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Farmers risk hearing loss

According to an American study, 78 percent of farmers believe they have hearing loss, a significantly higher prevalence than those found in other comparable groups.

Farmers risk hearing loss

Daily life on the farm is characterized by high noise levels from squealing pigs, tractors, ventilation systems and other machinery. As a consequence, farmers are particularly vulnerable to loss of hearing. This is reflected in a prevalence of hearing impairment far above the average found in other groups in the labour market, according to an American study. Similar results were found in earlier Swedish studies.

Extreme daily noise levels

In the US study, 5,000 farmers were questioned about their hearing over a period of 10 years. The study found that 92 percent of the farmers were exposed to extreme noise levels while involved in farming activities. As a result, 78 percent suffered from hearing problems, yet only four percent used hearing aids.

Few protect their ears

Using hearing protection in noisy work conditions should be routine. Yet, only 44 percent of the males in the study said they used hearing protective devices on a daily basis. In Sweden 40 percent of male farmers reported that the used hearing protection. Female farmers were much more likely to protect their hearing, with 78 percent of female Swedish farmers reporting that they used hearing protection.
The studies confirmed the importance of wearing hearing protection. Fifty individuals who consistently used hearing protective devices were paired with a group of non-users, and the results showed that significantly less hearing loss occurred among farmers who had worn protectors.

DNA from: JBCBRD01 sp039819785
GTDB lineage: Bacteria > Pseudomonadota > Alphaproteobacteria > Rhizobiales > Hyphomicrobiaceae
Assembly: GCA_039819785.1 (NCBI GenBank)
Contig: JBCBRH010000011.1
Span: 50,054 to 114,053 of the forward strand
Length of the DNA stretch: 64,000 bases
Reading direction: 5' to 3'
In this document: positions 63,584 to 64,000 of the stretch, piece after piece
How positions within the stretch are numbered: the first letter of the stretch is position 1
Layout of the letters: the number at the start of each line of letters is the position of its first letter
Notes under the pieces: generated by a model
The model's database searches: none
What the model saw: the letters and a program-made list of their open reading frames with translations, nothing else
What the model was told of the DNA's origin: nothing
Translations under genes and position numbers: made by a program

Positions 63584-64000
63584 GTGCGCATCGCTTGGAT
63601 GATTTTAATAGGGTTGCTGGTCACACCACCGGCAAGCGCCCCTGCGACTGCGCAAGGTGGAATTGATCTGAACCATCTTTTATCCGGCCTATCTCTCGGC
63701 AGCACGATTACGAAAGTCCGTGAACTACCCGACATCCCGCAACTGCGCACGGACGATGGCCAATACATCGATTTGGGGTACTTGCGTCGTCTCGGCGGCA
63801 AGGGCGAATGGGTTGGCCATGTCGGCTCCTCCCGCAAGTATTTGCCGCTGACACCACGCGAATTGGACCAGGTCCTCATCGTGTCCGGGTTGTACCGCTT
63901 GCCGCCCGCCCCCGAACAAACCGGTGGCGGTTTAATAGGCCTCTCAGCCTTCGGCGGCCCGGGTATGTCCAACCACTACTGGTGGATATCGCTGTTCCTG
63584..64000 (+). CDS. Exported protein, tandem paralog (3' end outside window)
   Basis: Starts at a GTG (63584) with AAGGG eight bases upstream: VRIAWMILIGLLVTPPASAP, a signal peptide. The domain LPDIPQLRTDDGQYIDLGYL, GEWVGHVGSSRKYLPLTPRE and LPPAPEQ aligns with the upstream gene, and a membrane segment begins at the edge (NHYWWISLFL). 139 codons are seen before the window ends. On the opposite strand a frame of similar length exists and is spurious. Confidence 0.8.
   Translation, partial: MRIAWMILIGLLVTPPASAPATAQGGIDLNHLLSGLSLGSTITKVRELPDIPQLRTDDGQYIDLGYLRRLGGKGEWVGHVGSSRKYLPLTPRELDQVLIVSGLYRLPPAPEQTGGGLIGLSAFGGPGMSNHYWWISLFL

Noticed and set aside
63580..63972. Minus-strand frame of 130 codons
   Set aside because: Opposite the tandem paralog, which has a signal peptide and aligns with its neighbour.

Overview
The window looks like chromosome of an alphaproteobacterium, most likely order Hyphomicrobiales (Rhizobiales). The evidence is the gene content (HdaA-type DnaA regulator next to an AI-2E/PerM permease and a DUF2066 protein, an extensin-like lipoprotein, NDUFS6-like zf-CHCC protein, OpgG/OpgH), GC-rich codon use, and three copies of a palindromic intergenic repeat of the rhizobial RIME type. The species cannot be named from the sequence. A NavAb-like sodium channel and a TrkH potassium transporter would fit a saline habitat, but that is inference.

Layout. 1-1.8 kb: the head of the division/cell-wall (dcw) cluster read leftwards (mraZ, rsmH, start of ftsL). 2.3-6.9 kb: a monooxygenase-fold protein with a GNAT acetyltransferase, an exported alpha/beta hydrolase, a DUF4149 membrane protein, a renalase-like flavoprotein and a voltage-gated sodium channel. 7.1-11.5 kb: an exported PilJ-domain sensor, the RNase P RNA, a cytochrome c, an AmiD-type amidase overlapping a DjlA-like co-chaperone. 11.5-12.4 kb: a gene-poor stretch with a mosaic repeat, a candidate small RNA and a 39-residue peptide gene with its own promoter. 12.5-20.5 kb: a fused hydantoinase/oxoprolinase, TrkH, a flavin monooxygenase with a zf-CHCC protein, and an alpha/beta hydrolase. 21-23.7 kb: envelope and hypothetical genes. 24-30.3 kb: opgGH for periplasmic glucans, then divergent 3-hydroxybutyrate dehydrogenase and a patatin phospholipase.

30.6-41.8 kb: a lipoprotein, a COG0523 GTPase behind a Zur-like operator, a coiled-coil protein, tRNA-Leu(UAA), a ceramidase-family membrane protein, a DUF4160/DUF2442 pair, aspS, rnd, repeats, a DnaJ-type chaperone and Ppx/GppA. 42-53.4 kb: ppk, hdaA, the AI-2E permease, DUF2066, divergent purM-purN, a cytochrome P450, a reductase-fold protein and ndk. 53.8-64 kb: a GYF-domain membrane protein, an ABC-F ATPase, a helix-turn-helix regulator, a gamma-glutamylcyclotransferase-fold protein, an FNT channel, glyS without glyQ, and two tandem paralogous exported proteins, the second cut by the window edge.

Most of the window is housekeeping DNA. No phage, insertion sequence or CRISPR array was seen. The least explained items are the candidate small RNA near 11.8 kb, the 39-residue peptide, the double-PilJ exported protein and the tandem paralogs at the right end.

Other measures

Wearing hearing protection is the most obvious way to prevent hearing damage, but far from the only one. Niklas Adolfsson of the Swedish Institute of Agricultural and Environmental Engineering pointed out that ways to limit the noise include putting sound insulation in the barn and selecting the quietest equipment when purchasing new machinery.

Additional effects

In addition to causing hearing damage the noise may adversely affect farm workers' concentration and contribute to physical exhaustion, stated Adolfsson. The farmers often have to exert more energy in order to perform their tasks in a noisy environment. This can result in other work related injuries, as well.

Typical noise levels on the farm

  • Tractor 74-112 dB
  • Grain Dryer 81-102 dB
  • Combine 80 - 105 dB
  • Chainsaw 77 - 120 dB
  • Grain Grinding 93-97 dB
  • Pig Squeals 85-115 dB
  • Orchard Sprayer 85-106 dB

Sources: Hallandsposten; University of Iowa News Services, www.nsc.org

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